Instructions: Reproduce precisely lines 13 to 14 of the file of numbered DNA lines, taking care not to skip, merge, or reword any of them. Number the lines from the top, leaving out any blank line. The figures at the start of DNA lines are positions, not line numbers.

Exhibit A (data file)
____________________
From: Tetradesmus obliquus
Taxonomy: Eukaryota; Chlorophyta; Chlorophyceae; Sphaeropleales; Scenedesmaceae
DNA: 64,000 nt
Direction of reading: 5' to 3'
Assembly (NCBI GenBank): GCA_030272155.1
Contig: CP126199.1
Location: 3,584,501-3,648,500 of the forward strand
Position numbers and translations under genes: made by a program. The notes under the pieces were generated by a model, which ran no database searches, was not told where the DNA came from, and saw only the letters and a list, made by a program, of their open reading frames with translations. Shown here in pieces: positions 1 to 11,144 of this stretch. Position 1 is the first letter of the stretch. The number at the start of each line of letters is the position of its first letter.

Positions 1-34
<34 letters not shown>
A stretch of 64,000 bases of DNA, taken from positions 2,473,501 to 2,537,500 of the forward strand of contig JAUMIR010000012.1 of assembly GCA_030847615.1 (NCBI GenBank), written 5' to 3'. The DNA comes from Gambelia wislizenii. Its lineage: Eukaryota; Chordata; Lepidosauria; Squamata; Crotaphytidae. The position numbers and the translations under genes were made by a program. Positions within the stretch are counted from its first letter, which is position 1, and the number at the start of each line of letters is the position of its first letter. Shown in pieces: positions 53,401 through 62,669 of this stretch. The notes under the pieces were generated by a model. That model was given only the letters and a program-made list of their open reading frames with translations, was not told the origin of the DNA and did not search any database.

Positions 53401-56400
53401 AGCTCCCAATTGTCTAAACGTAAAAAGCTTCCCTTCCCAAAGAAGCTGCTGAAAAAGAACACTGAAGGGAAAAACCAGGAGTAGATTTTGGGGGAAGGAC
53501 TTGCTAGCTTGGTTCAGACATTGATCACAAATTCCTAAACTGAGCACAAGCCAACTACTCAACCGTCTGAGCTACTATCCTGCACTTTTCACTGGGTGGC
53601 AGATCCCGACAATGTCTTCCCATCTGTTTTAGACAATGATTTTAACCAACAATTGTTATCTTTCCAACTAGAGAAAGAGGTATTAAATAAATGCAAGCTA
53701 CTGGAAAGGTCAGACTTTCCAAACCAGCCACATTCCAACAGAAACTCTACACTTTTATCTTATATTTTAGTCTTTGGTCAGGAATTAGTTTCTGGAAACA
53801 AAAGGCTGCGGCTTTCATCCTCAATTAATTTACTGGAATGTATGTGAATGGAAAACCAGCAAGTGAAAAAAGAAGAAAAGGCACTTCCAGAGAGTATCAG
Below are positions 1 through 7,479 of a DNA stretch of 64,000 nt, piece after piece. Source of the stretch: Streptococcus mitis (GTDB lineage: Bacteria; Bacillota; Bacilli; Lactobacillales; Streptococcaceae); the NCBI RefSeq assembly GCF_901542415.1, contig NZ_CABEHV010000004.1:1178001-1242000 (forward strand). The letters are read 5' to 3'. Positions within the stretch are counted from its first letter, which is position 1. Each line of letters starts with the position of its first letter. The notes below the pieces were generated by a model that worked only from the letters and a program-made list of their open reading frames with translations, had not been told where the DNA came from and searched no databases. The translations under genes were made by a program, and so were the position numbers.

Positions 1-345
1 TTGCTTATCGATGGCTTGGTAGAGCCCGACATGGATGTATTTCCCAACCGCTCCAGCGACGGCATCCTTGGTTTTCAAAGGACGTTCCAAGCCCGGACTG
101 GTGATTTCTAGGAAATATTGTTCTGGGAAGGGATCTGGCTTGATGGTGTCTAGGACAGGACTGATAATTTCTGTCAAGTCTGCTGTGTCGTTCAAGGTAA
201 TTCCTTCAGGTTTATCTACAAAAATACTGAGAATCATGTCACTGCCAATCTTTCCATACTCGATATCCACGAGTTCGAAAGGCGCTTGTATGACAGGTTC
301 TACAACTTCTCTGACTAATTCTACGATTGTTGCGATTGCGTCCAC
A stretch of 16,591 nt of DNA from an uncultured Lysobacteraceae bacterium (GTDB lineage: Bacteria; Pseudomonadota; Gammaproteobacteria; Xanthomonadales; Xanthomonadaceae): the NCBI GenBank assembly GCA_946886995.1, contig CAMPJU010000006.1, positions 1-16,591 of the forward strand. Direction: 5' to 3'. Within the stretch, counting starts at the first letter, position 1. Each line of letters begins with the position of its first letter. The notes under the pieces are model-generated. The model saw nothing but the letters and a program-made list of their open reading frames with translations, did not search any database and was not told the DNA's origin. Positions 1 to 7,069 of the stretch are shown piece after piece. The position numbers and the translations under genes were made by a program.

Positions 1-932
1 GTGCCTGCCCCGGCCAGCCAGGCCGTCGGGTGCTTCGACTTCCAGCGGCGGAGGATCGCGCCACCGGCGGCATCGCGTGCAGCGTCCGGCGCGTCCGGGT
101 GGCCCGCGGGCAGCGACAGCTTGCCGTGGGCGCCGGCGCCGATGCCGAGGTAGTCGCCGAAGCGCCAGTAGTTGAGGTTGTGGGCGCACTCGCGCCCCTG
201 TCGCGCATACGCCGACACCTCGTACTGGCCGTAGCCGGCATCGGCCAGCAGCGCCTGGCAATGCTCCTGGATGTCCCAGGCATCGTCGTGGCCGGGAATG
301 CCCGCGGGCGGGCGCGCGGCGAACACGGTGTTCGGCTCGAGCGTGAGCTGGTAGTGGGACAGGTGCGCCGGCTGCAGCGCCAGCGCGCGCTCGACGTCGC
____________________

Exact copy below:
53401 AGCTCCCAATTGTCTAAACGTAAAAAGCTTCCCTTCCCAAAGAAGCTGCTGAAAAAGAACACTGAAGGGAAAAACCAGGAGTAGATTTTGGGGGAAGGAC
53501 TTGCTAGCTTGGTTCAGACATTGATCACAAATTCCTAAACTGAGCACAAGCCAACTACTCAACCGTCTGAGCTACTATCCTGCACTTTTCACTGGGTGGC